When I was at Wired, I dutifully added tags and categories to stories I wrote and edited, but I was never sure I ever understood why we all bothered, other than that’s what one was supposed to do. It just seemed like drudgery.
But earlier this month, I discovered a new appreciation for tags and categories.
(A confession first: I was never a great tagger. If you want a great tagger and a great writer, Tim Carmody is who you want. His tagging for Wired’s business section was exquisite.)
I’ve always hated the experience for readers who land on a tag or category page. Inevitably, it will just be a giant list of posts in reverse chronological order, with no sense of what’s important or even what that tag or category is about. They are like anti-topic pages, and the reason that Wikipedia has thrived.
I asked once, somewhere on social, probably on Twitter, why we all even bothered. If my memory serves, Dylan Tweney, now editor in chief of VentureBeat, said tags and categories were good for SEO. I retorted that Google ought to ban those pages from search results since they are just awful for users.
Noah Shachtman, now the editor in chief of The Daily Beast, said he actually likes clicking on tags. I will admit I occasionally do this, but only when it’s a very obscure topic and want to see if there’s more on it.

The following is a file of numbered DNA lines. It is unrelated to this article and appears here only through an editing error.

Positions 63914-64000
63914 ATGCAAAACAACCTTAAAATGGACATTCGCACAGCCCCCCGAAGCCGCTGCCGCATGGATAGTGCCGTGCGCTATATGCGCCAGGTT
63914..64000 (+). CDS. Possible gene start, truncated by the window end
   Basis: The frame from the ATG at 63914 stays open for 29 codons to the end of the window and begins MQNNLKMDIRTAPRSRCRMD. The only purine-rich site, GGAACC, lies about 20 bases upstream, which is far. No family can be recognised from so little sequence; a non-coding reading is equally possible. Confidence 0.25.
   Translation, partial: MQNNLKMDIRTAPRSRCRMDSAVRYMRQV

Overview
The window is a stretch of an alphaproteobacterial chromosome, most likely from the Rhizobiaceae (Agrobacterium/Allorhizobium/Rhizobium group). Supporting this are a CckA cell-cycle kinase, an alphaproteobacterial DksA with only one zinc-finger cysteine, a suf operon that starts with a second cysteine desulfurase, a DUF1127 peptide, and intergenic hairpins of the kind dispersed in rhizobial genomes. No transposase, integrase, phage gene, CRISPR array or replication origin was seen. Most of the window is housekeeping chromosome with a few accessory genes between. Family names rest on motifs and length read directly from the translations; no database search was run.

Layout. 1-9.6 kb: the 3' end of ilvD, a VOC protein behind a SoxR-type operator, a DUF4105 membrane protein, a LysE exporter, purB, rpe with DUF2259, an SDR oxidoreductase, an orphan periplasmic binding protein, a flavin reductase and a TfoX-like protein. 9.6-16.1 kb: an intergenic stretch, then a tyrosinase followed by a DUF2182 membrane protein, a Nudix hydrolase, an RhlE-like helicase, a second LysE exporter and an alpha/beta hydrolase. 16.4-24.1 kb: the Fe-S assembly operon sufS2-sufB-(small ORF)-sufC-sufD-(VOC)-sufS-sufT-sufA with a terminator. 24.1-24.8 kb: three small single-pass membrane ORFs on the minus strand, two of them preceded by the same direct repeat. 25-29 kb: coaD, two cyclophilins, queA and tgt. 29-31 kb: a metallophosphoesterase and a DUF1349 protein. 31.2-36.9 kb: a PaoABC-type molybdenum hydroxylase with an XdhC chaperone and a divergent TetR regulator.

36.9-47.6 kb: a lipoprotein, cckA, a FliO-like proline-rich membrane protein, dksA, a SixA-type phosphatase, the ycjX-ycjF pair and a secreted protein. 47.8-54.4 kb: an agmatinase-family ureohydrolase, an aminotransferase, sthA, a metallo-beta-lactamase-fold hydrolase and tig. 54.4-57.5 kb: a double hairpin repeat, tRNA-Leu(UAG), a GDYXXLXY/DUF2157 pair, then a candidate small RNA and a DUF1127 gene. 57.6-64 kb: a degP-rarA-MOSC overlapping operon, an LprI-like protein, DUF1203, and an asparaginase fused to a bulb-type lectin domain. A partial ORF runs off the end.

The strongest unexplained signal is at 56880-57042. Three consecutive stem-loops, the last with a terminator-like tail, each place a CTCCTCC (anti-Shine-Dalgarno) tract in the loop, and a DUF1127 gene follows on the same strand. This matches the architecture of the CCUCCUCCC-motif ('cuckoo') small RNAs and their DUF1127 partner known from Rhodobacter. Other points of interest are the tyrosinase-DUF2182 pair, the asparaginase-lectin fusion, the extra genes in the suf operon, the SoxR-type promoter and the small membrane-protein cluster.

But earlier this month, one of Contextly’s clients accidentally published the exact same news story twice and didn’t notice. The only differences between the two posts were that one had a photo, 2 categories and 4 tags; the other had only 2 categories, but no tags and no photo.
From a data perspective, this was *really* interesting.
Contextly uses quite a few factors to make our related recommendations (which are only half of what we do). These factors include semantic entities we identify in headlines and body text, link structure, curation (by which we mean editors and writers using our tools to specify what stories are related), along with tags and categories.
And just that difference in tags led to significantly different sets of recommendations, and the ones on the version with more tags looked much more interesting to me. Our system optimizes over time, so we’re keeping our eye on this interesting pair to see what happens. (These are the identical twins of publishing for us.)
But, the key thing that was made clear to me is how tags and categories work as curation or smart human input into machine learning. That fits so well with Contextly’s model that marries curation to machine learning. We do that to create engaging content recommendations that keep readers reading.
So, tags and categories, I’m sorry I doubted you. It turns out you are useful after all.
And as for those artless tag and category pages? Don’t worry, we’ve got plans for them, so just keep up the tagging for now.
Image: Matthew Anderson/CC